We just spent a weekend in “Lot”, discovering yet another beautiful area of France.
All my blogs about France seem to start the same way: “I had no idea this area was so pretty and interesting…”, but I suppose that is because most of France just is!
There’s so much to tell you of our wonderful weekend away that I’ve made this a two-part story; today featuring ‘Day 1’ at Rocamadour and next week’s blog ‘Day 2’ at Figeac.
Lot is a department in the northern part of the Midi-Pyrenees region (technically now part of one of the newly formed mega-regions called Occitanie), which is in south-west France. It sits on the south-east border of the hugely popular Dordogne department in northern Aquitaine.
Quite a few FMH clients have visited this area before us and told us to go there, so when we were invited to come and discover it with friends we jumped at the chance. We arranged to meet our friends in the famous village of Rocamadour, at the gourmet restaurant Jehan de Valon. We had a truly excellent meal, with a fabulous view and delicious food at exceptionally good value – especially for such a touristy spot. After lunch, we took a stroll through the village and the grounds of the chateau above it.
The evening before, we had stayed on the Paradis du Campeur campsite in one of our Euro-Traveller campervans. The site was very conveniently located at the top of the hill above Rocamadour. It was not the loveliest campsite we have stayed on – shower blocks that are partially open to the elements in October tend to be a spidery and chilly for my liking! However, they were just a couple of days from closing for the season. We are confident it would be better earlier in the year, and the outdoor pool would be an asset on a hot summers day. We decided we would stay there again if we visit Rocamadour another time, simply because of its location above the village, with restaurants, bars and a little supermarket on the doorstep.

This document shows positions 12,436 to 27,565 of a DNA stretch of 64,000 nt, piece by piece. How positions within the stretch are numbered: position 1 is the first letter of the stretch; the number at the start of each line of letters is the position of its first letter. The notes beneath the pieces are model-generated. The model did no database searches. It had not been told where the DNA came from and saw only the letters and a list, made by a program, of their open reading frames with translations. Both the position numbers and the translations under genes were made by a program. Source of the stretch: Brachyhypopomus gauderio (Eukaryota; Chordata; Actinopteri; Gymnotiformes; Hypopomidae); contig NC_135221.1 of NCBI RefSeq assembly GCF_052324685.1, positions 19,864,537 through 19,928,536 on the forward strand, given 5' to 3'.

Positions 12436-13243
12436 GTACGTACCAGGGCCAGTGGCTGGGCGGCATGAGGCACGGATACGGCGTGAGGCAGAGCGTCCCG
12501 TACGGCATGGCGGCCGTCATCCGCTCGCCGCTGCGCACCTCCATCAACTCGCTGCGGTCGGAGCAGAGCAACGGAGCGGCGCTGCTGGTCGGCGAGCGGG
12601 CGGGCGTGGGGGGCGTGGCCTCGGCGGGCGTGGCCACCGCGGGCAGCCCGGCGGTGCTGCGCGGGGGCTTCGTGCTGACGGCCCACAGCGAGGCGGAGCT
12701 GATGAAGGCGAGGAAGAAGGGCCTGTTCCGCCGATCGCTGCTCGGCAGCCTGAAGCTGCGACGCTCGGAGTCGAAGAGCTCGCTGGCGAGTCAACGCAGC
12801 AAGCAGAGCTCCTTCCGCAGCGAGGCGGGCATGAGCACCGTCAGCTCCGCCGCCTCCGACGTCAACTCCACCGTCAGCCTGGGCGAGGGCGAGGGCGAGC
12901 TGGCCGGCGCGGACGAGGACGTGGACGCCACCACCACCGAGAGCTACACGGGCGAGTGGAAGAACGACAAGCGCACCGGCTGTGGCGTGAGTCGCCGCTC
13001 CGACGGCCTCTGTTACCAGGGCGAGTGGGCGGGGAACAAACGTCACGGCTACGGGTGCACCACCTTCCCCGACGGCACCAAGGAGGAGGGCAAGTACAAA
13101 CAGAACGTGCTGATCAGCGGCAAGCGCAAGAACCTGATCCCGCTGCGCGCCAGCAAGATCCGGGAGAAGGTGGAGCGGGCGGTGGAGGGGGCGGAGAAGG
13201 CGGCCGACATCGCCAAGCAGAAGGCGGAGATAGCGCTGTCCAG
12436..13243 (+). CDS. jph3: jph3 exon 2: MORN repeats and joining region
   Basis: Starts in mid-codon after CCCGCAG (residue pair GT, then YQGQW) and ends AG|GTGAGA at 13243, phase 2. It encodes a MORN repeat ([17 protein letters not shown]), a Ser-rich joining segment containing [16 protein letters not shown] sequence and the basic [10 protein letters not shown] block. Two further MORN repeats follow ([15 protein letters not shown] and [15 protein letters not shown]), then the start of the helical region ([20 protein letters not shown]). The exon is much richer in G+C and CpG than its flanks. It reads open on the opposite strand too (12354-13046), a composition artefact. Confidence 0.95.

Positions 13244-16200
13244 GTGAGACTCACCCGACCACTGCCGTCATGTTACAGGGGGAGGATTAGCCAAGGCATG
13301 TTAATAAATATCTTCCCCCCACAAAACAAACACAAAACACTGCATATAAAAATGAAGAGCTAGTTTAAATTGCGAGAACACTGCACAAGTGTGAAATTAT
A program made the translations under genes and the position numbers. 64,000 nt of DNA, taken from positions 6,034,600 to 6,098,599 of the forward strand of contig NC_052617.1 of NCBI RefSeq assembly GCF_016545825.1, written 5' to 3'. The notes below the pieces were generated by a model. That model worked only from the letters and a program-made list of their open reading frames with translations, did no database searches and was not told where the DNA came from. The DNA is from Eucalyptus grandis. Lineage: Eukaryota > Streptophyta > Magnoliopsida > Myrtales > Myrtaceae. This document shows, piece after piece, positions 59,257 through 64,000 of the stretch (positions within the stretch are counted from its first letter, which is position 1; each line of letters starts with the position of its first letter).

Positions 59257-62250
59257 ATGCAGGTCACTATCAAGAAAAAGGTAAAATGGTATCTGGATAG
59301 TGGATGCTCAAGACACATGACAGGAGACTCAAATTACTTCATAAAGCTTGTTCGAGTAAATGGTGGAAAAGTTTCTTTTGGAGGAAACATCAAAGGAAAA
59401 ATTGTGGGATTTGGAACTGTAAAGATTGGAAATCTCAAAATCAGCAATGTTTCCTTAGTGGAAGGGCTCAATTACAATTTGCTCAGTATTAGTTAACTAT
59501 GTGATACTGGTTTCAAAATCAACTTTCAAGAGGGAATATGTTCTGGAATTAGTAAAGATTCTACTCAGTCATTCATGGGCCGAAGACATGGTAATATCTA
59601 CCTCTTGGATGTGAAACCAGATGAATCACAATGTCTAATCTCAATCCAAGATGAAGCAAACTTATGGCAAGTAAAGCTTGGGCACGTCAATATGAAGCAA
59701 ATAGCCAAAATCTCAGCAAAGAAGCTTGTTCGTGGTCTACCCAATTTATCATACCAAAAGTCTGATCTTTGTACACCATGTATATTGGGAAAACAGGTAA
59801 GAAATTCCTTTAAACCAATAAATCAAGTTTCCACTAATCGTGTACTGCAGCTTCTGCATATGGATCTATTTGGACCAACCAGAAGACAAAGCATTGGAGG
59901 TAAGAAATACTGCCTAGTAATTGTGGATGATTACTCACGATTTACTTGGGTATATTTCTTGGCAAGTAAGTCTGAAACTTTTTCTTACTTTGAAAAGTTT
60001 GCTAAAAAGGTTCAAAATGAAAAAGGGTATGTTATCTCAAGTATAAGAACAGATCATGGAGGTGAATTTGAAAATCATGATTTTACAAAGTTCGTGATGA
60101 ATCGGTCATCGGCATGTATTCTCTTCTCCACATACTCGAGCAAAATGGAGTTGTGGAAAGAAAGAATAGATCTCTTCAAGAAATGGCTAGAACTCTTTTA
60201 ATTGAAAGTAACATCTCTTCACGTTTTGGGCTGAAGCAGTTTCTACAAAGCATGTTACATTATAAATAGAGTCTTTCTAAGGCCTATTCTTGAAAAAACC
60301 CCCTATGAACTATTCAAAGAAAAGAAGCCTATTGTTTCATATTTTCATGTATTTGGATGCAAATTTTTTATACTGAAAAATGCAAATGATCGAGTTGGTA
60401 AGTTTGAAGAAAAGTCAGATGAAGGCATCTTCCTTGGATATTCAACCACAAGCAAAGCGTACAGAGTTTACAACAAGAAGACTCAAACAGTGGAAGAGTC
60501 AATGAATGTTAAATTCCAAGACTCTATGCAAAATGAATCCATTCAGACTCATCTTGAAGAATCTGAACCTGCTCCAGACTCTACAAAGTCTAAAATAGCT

Officially, there is no free place for campervans to stay at Rocamadour, but the following day we noticed a car park at the top of the hill in front of the chateau that was full of campervans. So certainly, it would have been possible to spend the night there free of charge, leaving our campervan there while we explored the village and chateau. (We would not recommend trying this in peak season when the car park is sure to be packed with day visitors.)
Rocamadour is one of those must-see places and it lives up to expectations, although you should be prepared for a visit surrounded by other people as this is one of the most visited tourist spots in France. This historic, religious gem clings to the vertical cliffs like a seagull’s nest, with hundreds of houses and religious buildings literally built into the steep rock face (see the video below). Gravity must not have existed when they built the chateau that sits above Rocamadour, there is no other explanation for how it could possibly have been built!
You can walk up to the chateau from the village using the 216 steps of the Pilgrim’s Staircase, or, if you don’t fancy the somewhat breath-taking climb, there is believe it or not, a pair of lifts that will take you to the top in about two minutes. Taking the lifts does rather bypass the main events, so if you can tackle the steps you should as you will see so much more, including the Chapel of Miracles (housing the Black Madonna, which has been worshipped there for over a thousand years) and the UNESCO world heritage sites of the Basilica of Saint-Sauveur and the crypt of Saint-Amadour.
The sight from the top of the village was the end to the first prefect day in Lot… see you next week for Day 2!